When empty and lightly loaded it felt nippy around town. Although only 1.6 litres in capacity, maximum torque of 340Nm is on tap from only 1500rpm, providing spirited throttle response in the critical 40-80km/h zone in stop-start city and suburban traffic where working vans spend much of their time.

We also forklifted 975kg into the cargo bay which with a 92kg driver was a payload of 1067kg (170kg under its peak 1237kg rating). The front springs compressed 5mm and the rears 55mm under this weight yet it rode bumps and other road irregularities with great composure and not a hint of bottoming out. It felt just as competent on the open road where in cruise control mode it sat happily at the 110km/h speed limit with only 2100rpm on the dial.  

We were also impressed by its hill-climbing ability when hauling more than a tonne up a 2.0 km long climb with a 13 per cent gradient. Flat to the boards in fourth gear, it maintained 60km/h all the way to the top holding steady at 1750rpm. Testing the engine braking effect on the way down in second gear, it couldn't hold the 60km/h limit on over-run without a few prods of the brake pedal, but it was still impressive retardation given the size of the engine and the load. We do wonder how it would cope (climbing and descending) at its rated GCM though, with another two tonnes behind the tow ball.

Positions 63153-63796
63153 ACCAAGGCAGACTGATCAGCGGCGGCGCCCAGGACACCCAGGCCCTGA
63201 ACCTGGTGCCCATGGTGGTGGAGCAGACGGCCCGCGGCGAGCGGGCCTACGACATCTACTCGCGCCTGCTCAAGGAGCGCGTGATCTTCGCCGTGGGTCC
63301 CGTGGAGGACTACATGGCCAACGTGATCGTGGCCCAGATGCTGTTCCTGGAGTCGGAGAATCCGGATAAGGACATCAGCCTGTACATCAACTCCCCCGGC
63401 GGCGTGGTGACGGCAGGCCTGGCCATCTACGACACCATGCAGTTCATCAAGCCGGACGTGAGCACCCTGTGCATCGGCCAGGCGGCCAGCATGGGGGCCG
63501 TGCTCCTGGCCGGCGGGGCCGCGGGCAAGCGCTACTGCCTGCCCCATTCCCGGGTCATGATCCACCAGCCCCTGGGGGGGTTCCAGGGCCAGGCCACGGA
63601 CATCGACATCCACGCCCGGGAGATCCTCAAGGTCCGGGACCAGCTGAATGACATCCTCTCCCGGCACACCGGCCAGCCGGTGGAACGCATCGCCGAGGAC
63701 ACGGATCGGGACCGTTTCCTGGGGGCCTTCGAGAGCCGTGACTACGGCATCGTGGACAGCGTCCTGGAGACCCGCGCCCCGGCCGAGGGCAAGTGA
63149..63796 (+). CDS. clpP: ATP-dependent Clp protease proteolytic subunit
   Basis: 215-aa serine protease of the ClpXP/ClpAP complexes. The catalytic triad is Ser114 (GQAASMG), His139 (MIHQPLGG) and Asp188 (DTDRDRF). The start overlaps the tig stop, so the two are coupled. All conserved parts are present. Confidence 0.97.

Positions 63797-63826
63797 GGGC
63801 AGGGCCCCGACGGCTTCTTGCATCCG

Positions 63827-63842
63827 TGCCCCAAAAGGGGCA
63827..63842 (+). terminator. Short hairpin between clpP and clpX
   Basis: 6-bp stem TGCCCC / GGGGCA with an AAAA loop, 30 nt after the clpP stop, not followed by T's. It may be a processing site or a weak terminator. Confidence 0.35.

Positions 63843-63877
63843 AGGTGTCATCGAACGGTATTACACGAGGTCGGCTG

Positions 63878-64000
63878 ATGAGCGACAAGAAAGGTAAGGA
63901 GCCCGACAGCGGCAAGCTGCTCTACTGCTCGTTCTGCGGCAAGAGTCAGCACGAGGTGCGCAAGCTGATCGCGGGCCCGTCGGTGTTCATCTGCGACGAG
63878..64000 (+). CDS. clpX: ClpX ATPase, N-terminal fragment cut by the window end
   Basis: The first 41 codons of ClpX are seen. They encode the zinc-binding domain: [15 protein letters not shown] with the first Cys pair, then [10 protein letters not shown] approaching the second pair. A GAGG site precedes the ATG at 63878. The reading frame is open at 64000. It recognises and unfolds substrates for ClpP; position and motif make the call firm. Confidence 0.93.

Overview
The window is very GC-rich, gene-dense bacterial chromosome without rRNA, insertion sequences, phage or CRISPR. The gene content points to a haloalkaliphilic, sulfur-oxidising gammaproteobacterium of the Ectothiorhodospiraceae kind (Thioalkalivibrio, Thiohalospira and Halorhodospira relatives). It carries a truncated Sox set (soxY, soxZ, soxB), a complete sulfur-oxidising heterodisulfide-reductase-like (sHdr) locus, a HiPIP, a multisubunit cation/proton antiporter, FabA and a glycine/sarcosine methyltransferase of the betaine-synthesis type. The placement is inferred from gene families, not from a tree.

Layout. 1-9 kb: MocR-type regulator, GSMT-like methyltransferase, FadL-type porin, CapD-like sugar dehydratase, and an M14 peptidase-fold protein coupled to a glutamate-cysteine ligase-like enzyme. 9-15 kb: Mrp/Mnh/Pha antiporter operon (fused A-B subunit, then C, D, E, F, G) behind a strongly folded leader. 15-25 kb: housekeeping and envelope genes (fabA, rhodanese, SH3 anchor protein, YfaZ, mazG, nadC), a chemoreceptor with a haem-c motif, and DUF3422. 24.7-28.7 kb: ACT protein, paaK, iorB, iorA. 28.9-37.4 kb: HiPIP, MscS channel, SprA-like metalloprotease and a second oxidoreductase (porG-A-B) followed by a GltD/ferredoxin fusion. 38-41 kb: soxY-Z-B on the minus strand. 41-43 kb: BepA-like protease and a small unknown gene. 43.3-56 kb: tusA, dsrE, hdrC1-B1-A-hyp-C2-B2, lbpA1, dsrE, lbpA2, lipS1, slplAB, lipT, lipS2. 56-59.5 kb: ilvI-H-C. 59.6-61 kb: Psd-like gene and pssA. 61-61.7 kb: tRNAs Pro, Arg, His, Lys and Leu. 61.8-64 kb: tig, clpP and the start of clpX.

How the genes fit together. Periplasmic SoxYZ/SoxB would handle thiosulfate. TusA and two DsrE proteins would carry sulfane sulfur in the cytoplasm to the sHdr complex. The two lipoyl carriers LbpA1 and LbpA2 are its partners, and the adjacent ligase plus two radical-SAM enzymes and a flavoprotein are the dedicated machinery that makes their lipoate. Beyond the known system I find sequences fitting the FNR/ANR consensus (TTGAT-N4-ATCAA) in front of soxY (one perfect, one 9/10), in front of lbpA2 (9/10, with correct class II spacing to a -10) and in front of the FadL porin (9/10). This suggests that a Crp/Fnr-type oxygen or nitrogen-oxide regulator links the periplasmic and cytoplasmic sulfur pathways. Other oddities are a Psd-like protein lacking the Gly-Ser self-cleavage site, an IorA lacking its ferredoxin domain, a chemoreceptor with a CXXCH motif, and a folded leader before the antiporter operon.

No ANCAP rating but there's driver and passenger front airbags and lateral curtain airbags plus a menu of dynamic stability and safety controls, daytime running lights, rain-sensing wipers, three front seat belts and headrests and automatic door locking above 30km/h.


Three year/200,000km warranty with 24/7 Roadside Assistance. Capped price of $349 for each of the first three scheduled services every 12 months or 30,000km whichever comes first.

Has a high level of comfort, refinement, performance and value, with enough visual appeal and versatility to serve in a work-and-play role too. If you're in the market for a mid-sized commercial van with a good pedigree, the L1H1 Trafic is worthy of detailed comparison and a test drive.

Would you have a Trafic van over a ute or cab-chassis? Tell us what you think in the comments below.

Click here to see more 2016 Renault Trafic short wheelbase pricing and spec info.

$14,930 - $28,999

Based on 16 car listings in the last 6 months


Daily driver score

Price Guide

$14,930 - $28,999

Based on 16 car listings in the last 6 months

Disclaimer: The pricing information shown in the editorial content (Review Prices) is to be used as a guide only and is based on information provided to Carsguide Autotrader Media Solutions Pty Ltd (Carsguide) both by third party sources and the car manufacturer at the time of publication. The Review Prices were correct at the time of publication.  Carsguide does not warrant or represent that the information is accurate, reliable, complete, current or suitable for any particular purpose. You should not use or rely upon this information without conducting an independent assessment and valuation of the vehicle.